The computer is the product of formidable abstract thinking. But as an educational medium it can take us in either direction -- toward palpable fact or ineffable abstraction. At one extreme the computer is a channel of communication from the instructional designer to the learner, conveying a highly structured message of fact piled upon fact -- an interactive audiovisual medium. In this mode, often called the tutorial approach, the learner is largely receptive, passive. Learner involvement is limited to signaling comprehension in terms defined by the program's creator.

At the other extreme the computer is a medium of expression or discovery, putting the initiative in the hands of the learner -- a tabula rasa, pregnant with potential for self-directed insight. A programming language provides the crudest example of such a learning system. With sufficient fluency the learner can explore content in many domains. The logic of the language itself becomes a tool with which to unveil mysteries. The youngster provides the facts and the computer stands in for the teacher in helping to make connections. But look carefully, the logic of the language and the inadequacies of the computer impose their own constraints on thought. The syntax of the command set structures expression in much the way the interstate highway system structures travel across the continent.

These two ways of using the computer, then, are something like the difference between a museum and a paint-by-number set -- the difference between being exposed to art and doing it.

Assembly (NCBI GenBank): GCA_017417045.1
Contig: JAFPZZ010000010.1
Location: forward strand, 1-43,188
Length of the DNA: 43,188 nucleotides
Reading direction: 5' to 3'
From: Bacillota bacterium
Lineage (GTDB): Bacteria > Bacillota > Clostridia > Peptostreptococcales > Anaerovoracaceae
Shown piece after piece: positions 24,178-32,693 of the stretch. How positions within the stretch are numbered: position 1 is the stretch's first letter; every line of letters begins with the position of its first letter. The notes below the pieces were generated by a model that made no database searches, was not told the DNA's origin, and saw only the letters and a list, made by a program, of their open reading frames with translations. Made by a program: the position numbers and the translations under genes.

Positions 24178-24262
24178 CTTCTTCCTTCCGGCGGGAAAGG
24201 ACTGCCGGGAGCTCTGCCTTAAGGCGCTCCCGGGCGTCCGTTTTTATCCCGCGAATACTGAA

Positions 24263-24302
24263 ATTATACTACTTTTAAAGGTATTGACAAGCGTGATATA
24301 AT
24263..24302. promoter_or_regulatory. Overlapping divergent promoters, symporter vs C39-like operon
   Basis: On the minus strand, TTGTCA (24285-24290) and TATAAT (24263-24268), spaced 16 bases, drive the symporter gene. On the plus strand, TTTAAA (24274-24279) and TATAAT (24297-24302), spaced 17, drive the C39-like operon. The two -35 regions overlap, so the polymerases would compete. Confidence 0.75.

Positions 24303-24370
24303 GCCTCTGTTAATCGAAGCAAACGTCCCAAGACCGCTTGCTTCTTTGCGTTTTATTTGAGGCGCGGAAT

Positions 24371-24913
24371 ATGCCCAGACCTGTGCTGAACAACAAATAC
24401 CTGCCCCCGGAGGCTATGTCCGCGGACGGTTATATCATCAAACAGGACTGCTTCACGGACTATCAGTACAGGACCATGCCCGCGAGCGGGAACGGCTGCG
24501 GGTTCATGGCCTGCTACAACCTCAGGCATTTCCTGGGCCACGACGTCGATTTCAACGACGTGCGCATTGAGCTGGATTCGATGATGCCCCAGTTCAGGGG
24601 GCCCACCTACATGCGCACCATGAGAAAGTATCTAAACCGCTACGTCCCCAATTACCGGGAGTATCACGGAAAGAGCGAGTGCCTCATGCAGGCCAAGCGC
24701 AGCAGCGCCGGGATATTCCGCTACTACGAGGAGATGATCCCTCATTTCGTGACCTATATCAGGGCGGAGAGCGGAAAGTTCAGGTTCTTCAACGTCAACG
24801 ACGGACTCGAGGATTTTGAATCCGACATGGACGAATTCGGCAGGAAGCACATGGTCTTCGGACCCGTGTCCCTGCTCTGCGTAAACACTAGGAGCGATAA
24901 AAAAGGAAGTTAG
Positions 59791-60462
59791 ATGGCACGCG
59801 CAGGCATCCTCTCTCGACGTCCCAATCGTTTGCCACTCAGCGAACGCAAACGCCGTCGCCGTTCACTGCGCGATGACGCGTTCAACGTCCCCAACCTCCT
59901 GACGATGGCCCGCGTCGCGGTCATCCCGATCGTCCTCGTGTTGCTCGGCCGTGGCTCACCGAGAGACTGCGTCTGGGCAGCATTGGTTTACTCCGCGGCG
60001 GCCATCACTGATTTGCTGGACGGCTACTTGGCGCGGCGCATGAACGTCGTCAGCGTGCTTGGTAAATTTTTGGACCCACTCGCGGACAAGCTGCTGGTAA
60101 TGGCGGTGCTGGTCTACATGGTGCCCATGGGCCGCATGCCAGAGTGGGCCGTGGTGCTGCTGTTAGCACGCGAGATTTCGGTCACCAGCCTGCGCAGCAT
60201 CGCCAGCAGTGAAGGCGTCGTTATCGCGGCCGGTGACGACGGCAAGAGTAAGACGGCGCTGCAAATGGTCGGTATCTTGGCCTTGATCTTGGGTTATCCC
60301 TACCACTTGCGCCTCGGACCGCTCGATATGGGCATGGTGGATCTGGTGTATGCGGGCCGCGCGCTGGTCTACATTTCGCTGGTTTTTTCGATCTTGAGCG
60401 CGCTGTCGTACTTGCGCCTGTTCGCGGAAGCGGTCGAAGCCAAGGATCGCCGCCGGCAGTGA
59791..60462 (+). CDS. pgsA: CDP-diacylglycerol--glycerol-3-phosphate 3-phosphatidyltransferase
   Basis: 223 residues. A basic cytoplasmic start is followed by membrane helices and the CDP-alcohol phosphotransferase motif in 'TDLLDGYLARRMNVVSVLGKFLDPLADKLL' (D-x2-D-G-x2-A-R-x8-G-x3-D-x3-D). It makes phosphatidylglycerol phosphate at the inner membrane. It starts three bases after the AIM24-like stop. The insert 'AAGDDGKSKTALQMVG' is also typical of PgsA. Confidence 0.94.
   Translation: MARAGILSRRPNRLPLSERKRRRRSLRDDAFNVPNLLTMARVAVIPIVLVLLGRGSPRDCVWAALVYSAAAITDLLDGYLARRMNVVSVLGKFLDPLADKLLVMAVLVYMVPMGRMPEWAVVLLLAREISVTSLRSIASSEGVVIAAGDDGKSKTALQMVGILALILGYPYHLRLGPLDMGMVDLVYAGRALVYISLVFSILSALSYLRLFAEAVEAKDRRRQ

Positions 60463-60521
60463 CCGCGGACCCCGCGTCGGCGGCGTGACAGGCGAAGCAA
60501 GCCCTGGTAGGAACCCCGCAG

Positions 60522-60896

The notion of using the computer as a medium of discovery, or as a "tool to think with," is wonderfully seductive, but difficult in practice. The best demonstration, Seymour Papert's Logo, was more than a decade in the making. Many designers are exploring possible formats. A small hint of some of the difficulties can be seen in Spinnaker Software's KinderComp, a "collection of learning exercises" for kids three to eight.

KinderComp includes six exercises -- Draw, Scribble, Names, Sequence, Letters, and Match. Three of the exercises are biased in the direction of discovery learning. The other three are conventional drill-and-practice activities dealing with number sequences, capital and lowercase letters, and pattern recognition. The educational objective of the discovery learning exercises, it seems, is to encourage youngsters to use the computer and to become comfortable with the keyboard. But it's far from rigorous. Says author Doug Davis, KinderComp was written for our daughter Amy. I wrote it because I wanted her to have fun with the computer."

The conventional drill-and-practice exercises are Sequence, Letters and Match.

In Sequence, five numbers are presented in numerical order. The learner has to fill in the next number in the sequence.

In Letters, a lowercase letter appears on the screen. The learner is rewarded for pressing the uppercase letter on the keyboard that matches the letter on the screen.